"This applies to everyone, even children of foreign ISIS fighters, but the mother has to first register her marriage certificate in the courts and then verify the paternity of her children," he told Diyaruna.

"The wife has the right to turn to the [Iraqi] courts to officially register her marriage license with her ISIS husband (whether Iraqi or foreign), even if the license was issued from an ISIS court."

"In the event that such a document is missing, she can bring in two witnesses that testify in front of a judge the validity of the marriage of the two people on a given date and that they are the parents of the child or children in question and that the father has either died or is missing," Harb said.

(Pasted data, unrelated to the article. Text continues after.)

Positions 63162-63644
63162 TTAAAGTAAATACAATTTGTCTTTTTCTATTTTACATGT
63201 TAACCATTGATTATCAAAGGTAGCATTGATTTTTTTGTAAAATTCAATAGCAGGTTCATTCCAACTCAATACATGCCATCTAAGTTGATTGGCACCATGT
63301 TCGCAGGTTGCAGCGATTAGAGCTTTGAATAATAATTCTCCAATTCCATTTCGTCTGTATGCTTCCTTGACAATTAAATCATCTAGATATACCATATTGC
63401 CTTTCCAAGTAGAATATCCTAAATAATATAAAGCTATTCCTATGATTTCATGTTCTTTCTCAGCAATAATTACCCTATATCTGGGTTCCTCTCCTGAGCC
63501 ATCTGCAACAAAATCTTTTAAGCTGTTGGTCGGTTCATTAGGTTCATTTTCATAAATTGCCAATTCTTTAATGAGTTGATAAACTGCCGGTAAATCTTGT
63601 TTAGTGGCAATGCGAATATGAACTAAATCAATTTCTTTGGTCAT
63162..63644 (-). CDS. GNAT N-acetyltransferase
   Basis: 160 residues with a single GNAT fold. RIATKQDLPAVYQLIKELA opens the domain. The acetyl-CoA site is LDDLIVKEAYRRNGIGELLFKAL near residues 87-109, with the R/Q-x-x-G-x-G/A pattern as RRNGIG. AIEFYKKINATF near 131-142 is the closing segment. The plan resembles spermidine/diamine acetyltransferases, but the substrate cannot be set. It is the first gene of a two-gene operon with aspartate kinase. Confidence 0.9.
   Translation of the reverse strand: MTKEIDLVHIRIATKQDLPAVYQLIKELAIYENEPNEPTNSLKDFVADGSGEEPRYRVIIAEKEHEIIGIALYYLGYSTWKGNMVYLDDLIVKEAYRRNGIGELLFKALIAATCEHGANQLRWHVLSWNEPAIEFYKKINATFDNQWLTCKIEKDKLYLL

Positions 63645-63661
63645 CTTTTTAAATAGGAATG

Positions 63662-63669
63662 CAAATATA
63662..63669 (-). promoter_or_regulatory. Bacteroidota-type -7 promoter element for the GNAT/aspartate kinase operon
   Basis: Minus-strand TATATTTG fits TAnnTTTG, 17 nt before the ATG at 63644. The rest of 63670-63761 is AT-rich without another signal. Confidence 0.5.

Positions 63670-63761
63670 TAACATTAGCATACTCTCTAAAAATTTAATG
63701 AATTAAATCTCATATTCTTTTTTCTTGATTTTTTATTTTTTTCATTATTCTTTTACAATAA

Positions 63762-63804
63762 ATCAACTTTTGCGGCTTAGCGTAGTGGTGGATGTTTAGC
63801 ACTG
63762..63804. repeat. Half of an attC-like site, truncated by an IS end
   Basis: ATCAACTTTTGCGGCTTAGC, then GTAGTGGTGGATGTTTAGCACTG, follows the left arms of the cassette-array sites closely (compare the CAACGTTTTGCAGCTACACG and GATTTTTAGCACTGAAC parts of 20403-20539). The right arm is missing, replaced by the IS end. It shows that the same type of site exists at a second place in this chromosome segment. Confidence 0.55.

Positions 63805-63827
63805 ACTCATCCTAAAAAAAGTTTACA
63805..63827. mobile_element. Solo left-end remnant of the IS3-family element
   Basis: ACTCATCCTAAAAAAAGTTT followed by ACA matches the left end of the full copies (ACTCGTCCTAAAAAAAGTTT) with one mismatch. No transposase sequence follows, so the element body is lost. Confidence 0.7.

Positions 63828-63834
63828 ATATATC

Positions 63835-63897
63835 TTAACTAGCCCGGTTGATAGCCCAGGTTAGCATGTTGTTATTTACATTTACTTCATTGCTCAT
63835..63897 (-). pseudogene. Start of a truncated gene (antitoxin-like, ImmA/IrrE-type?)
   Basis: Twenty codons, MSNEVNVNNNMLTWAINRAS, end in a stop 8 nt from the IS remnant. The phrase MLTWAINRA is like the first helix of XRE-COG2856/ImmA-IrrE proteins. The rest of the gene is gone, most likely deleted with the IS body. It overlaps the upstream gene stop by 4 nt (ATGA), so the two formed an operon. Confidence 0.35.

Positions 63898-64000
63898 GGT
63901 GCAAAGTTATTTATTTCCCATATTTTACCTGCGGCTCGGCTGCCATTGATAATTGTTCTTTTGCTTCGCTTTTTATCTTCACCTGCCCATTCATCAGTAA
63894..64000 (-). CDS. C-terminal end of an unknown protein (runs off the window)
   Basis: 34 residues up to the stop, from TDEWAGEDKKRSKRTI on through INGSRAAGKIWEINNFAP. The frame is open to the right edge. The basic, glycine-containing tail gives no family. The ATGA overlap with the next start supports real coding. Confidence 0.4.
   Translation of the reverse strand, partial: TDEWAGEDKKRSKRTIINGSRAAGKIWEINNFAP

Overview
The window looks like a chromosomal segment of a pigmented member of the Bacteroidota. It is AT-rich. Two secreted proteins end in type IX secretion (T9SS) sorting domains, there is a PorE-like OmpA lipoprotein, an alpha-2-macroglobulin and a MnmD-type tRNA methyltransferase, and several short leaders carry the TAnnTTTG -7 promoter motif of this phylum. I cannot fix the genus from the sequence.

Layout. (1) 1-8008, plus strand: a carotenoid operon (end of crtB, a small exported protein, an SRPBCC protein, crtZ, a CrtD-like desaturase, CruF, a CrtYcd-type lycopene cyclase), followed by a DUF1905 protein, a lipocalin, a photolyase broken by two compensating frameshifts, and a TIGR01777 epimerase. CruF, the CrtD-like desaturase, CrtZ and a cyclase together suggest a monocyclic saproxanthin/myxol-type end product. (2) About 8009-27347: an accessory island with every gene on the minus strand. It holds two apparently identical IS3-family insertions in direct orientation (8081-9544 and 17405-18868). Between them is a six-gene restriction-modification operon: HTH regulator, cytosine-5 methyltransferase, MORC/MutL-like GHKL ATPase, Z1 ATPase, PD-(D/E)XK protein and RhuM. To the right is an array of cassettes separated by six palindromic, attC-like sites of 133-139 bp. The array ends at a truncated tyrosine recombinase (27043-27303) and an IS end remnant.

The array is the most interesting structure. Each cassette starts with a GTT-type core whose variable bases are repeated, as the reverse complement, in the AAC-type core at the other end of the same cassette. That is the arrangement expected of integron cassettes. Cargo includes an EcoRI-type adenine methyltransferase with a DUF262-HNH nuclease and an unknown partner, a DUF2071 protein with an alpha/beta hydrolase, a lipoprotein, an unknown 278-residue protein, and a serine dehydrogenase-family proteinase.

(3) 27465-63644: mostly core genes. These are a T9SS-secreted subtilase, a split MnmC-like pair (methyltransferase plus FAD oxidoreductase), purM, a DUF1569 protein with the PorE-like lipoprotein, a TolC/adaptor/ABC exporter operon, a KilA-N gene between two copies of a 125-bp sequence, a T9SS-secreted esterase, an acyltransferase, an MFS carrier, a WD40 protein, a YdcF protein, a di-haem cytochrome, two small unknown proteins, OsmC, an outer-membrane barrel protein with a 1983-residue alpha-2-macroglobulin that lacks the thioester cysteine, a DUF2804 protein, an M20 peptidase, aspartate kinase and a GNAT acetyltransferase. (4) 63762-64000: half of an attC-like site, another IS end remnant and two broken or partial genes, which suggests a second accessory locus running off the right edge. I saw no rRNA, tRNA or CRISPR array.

"After obtaining a marriage license, the wife has the right to raise a claim of paternity for her child or children and, as a result, pass on to them nationality rights."

"The conditions of such marriages are well understood by the legal system and are met with considerable ease and responsibility," he said.

Courts have ruled in favour of many women from Diyala province in this regard, Harb said.

Diyala civil courts have issued marriage licenses and paternity documents in more than 300 cases between June 2014 and June 2015, Diyaruna learned.

Social, tribal acceptance

Apart from legal challenges, there are societal and psychological issues that must be addressed to ensure children's wellbeing and citizenship rights, activists say.

Many of the marriages between Iraqi women and ISIS men were by force, yet the women and children may face negativity from family or tribal members, said Layla al-Barazanchi, a human rights activist focusing on women and children affected by war.

"This is a complicated issue and is not easy to resolve, but in the end we cannot have these children be without official status documents," she told Diyaruna.